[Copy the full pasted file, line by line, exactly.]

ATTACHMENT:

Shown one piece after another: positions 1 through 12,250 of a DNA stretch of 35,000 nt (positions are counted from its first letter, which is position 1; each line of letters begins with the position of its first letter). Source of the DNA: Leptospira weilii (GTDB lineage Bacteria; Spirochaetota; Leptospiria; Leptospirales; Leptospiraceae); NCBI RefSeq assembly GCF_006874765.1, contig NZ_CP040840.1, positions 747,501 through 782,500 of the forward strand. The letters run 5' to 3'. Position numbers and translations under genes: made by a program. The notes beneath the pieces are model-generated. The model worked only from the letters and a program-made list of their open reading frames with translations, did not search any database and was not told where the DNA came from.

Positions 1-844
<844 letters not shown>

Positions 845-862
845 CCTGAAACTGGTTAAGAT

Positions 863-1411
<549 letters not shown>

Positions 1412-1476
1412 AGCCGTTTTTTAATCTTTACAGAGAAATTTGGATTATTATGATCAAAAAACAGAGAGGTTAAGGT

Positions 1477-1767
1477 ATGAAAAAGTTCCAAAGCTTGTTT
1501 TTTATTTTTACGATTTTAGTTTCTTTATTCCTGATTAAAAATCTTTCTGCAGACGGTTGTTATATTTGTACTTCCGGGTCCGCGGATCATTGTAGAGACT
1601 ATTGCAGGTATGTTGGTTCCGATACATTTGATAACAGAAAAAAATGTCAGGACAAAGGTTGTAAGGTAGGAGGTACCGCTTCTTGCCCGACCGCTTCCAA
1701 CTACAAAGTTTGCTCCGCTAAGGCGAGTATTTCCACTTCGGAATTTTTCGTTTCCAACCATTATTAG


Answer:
Shown one piece after another: positions 1 through 12,250 of a DNA stretch of 35,000 nt (positions are counted from its first letter, which is position 1; each line of letters begins with the position of its first letter). Source of the DNA: Leptospira weilii (GTDB lineage Bacteria; Spirochaetota; Leptospiria; Leptospirales; Leptospiraceae); NCBI RefSeq assembly GCF_006874765.1, contig NZ_CP040840.1, positions 747,501 through 782,500 of the forward strand. The letters run 5' to 3'. Position numbers and translations under genes: made by a program. The notes beneath the pieces are model-generated. The model worked only from the letters and a program-made list of their open reading frames with translations, did not search any database and was not told where the DNA came from.

Positions 1-844
<844 letters not shown>

Positions 845-862
845 CCTGAAACTGGTTAAGAT

Positions 863-1411
<549 letters not shown>

Positions 1412-1476
1412 AGCCGTTTTTTAATCTTTACAGAGAAATTTGGATTATTATGATCAAAAAACAGAGAGGTTAAGGT

Positions 1477-1767
1477 ATGAAAAAGTTCCAAAGCTTGTTT
1501 TTTATTTTTACGATTTTAGTTTCTTTATTCCTGATTAAAAATCTTTCTGCAGACGGTTGTTATATTTGTACTTCCGGGTCCGCGGATCATTGTAGAGACT
1601 ATTGCAGGTATGTTGGTTCCGATACATTTGATAACAGAAAAAAATGTCAGGACAAAGGTTGTAAGGTAGGAGGTACCGCTTCTTGCCCGACCGCTTCCAA
1701 CTACAAAGTTTGCTCCGCTAAGGCGAGTATTTCCACTTCGGAATTTTTCGTTTCCAACCATTATTAG